Craniofacial abnormalities in Japanese patients with severe obstructive sleep apnoea syndrome

Respirology. 2001 Jun;6(2):157-61. doi: 10.1046/j.1440-1843.2001.00325.x.


Objective: To clarify that factors besides obesity play an important role in the development of obstructive sleep apnoea syndrome (OSAS) in Japanese patients, we compared craniofacial structures in patients with severe OSAS with those of normal controls.

Methodology: The craniofacial structures of 60 Japanese patients with severe OSAS and 30 normal controls were evaluated using standard cephalometric analysis. Patients were stratified according to body mass index (BMI): non-obese, BMI < 25; moderately obese, BMI = 25-30, severely obese, BMI > 30.

Results: The SNA (sella to nasion to subspinale angle) was significantly smaller in the patient groups than in the controls. The SNB (sella to nasion to supramentale angle) and NSBa (cranial base flexure) were significantly smaller in the non-obese and moderately obese patients than in controls. The MP-H (distance from the mandibular plane to the hyoid bone) and the PNS-P (distance from the posterior nasal spine to the tip of the soft palate) were significantly longer in the patient groups than in the controls. The PNS-P was significantly longer in the severely obese patients than in the non-obese patients.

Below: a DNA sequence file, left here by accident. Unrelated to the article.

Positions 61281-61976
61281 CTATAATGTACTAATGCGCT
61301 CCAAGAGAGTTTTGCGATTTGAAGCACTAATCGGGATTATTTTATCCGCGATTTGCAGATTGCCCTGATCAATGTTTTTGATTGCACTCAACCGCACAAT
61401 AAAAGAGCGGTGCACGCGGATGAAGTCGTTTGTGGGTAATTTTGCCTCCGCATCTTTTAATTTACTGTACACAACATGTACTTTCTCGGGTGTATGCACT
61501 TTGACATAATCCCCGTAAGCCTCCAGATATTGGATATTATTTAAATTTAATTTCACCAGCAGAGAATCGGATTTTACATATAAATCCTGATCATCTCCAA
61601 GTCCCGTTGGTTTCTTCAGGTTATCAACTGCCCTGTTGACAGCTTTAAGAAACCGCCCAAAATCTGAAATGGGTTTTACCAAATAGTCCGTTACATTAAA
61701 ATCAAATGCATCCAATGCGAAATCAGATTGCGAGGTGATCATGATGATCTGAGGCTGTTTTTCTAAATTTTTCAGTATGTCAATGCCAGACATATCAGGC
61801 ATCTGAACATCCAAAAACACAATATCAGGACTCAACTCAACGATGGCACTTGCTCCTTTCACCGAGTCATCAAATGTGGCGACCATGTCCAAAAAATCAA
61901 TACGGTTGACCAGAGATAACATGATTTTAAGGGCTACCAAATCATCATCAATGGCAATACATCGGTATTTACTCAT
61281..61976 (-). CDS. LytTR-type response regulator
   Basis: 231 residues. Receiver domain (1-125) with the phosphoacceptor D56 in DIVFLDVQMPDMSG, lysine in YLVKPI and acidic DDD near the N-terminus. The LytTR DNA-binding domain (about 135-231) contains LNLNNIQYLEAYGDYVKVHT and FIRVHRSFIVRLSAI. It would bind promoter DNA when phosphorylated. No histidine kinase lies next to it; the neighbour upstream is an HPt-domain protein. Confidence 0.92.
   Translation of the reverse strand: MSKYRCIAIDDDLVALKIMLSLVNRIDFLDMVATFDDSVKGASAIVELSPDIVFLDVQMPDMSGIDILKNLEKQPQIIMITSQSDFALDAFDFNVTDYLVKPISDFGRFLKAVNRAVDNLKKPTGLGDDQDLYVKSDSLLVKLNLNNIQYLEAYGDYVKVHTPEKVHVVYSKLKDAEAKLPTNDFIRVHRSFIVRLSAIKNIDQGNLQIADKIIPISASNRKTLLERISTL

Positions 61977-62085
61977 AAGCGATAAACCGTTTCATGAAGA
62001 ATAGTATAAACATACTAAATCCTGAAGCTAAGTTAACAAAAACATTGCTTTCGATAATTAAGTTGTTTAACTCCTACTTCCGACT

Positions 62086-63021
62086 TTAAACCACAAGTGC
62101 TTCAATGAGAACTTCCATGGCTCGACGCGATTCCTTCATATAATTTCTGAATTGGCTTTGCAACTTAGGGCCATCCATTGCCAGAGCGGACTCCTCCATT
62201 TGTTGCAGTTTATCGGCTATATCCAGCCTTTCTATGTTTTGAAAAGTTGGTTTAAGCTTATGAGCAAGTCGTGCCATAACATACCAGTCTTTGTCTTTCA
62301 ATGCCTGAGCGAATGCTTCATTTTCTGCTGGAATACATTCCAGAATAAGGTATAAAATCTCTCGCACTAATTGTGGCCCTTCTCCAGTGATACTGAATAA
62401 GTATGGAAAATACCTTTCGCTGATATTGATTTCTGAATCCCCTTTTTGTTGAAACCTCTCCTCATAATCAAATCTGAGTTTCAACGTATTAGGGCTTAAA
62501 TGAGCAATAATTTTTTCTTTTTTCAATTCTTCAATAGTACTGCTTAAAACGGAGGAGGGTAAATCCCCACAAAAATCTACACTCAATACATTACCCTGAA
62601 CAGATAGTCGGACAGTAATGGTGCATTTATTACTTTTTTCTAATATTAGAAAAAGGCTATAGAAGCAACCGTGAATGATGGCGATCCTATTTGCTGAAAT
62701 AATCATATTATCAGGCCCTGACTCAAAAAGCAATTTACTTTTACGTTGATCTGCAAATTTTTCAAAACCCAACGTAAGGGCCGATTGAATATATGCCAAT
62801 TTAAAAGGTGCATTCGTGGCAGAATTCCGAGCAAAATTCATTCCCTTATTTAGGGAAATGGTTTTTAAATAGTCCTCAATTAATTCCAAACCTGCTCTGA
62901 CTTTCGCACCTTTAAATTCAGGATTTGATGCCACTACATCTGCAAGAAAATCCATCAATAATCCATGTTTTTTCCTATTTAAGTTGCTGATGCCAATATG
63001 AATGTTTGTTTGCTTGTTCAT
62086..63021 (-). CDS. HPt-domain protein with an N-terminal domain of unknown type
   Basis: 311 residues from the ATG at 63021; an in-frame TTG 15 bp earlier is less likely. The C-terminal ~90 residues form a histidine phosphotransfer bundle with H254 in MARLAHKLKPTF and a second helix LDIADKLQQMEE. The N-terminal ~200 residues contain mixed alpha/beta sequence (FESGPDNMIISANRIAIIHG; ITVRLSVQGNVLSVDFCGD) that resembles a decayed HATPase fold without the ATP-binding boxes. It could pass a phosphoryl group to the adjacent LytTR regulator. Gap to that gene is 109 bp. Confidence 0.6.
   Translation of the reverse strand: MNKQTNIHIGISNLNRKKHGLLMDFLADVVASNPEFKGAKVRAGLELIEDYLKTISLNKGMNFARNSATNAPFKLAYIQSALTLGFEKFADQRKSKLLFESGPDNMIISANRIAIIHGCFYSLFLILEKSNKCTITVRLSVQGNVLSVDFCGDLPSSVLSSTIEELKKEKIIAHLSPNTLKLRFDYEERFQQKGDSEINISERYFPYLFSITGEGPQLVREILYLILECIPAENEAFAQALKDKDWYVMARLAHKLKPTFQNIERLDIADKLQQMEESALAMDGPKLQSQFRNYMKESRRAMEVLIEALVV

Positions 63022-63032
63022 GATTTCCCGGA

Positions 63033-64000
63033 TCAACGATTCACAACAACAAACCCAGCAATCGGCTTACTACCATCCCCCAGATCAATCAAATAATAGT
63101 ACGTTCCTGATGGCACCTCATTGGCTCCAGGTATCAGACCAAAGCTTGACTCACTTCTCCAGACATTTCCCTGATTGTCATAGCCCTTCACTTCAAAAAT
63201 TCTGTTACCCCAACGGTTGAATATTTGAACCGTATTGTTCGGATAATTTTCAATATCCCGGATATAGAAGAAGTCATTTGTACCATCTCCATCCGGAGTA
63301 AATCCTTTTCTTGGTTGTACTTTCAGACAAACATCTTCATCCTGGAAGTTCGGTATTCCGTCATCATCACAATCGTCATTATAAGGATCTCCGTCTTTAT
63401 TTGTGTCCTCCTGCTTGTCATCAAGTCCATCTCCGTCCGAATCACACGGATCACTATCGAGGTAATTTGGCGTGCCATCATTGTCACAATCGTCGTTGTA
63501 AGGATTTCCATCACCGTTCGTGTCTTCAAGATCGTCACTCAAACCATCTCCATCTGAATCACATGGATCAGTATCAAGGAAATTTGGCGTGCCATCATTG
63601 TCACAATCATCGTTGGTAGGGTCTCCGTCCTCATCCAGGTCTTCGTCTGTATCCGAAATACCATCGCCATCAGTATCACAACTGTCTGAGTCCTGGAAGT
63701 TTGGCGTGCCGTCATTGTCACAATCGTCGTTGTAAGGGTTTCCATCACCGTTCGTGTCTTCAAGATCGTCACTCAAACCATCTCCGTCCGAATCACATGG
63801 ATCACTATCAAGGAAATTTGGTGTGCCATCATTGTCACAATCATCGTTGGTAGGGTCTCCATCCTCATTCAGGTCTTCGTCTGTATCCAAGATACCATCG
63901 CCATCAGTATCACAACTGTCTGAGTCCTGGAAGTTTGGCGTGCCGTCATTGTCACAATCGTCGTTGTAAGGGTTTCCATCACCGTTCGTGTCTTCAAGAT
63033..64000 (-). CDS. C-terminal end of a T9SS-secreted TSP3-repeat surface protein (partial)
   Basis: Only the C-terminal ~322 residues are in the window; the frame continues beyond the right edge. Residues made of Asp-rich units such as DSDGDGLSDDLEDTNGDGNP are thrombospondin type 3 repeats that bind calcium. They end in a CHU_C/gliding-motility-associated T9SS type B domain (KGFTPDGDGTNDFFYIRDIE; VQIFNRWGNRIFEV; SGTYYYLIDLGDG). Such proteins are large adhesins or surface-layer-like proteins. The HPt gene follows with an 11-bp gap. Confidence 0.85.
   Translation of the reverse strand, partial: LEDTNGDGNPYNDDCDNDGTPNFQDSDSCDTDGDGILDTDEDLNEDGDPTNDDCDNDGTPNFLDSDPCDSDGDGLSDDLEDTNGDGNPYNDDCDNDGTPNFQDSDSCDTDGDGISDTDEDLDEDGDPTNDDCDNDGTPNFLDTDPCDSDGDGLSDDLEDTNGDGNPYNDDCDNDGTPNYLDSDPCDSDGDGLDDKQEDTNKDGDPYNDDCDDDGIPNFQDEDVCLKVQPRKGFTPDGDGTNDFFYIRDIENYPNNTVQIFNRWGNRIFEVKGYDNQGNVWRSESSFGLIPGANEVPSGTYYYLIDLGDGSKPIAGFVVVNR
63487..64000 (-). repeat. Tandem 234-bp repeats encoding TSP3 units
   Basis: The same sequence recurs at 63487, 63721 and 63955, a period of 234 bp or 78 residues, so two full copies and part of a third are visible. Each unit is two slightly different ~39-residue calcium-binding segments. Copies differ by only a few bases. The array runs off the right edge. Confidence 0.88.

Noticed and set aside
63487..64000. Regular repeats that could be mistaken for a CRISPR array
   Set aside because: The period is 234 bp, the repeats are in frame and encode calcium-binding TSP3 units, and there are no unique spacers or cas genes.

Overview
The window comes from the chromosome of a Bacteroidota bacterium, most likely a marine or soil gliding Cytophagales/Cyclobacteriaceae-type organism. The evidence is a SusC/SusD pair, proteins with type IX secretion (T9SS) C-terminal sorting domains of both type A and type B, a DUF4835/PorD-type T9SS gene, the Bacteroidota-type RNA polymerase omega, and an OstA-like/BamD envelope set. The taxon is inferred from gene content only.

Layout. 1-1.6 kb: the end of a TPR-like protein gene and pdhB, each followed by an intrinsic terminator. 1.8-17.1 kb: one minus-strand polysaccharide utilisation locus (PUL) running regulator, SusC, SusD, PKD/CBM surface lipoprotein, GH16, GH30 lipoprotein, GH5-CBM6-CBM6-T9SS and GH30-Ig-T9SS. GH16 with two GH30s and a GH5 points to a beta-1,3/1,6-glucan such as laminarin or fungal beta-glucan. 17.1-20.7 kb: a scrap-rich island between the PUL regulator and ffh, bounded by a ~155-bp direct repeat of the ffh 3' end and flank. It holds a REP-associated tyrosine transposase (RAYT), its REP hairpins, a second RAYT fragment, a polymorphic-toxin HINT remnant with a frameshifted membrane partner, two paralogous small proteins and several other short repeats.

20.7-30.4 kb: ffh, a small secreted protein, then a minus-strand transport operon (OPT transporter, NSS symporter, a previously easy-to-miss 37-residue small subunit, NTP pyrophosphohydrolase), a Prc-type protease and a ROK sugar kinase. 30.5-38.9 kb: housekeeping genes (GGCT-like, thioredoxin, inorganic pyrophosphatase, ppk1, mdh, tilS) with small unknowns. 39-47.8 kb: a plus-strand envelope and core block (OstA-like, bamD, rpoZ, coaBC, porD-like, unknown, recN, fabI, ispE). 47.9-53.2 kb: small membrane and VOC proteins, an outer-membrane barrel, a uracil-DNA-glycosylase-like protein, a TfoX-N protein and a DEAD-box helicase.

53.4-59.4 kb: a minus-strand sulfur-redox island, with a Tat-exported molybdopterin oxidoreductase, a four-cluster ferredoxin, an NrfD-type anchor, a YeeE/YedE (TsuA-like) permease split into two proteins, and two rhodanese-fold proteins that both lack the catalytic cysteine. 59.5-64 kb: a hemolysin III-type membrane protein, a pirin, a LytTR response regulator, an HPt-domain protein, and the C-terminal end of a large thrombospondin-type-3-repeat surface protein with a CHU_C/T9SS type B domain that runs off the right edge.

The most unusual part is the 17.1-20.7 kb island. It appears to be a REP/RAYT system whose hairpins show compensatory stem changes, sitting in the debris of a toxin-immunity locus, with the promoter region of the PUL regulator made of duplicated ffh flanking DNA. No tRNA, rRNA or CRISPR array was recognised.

Conclusions: Japanese patients with severe OSAS have enlargement of the soft tissues and palate as well as craniofacial bony structural abnormalities. This is particularly apparent in non-obese patients.

MeSH terms

  • Body Mass Index
  • Cephalometry
  • Craniofacial Abnormalities / complications*
  • Humans
  • Japan
  • Male
  • Middle Aged
  • Obesity / complications
  • Obesity / pathology
  • Polysomnography
  • Risk Factors
  • Sleep Apnea, Obstructive / etiology*
  • Sleep Apnea, Obstructive / pathology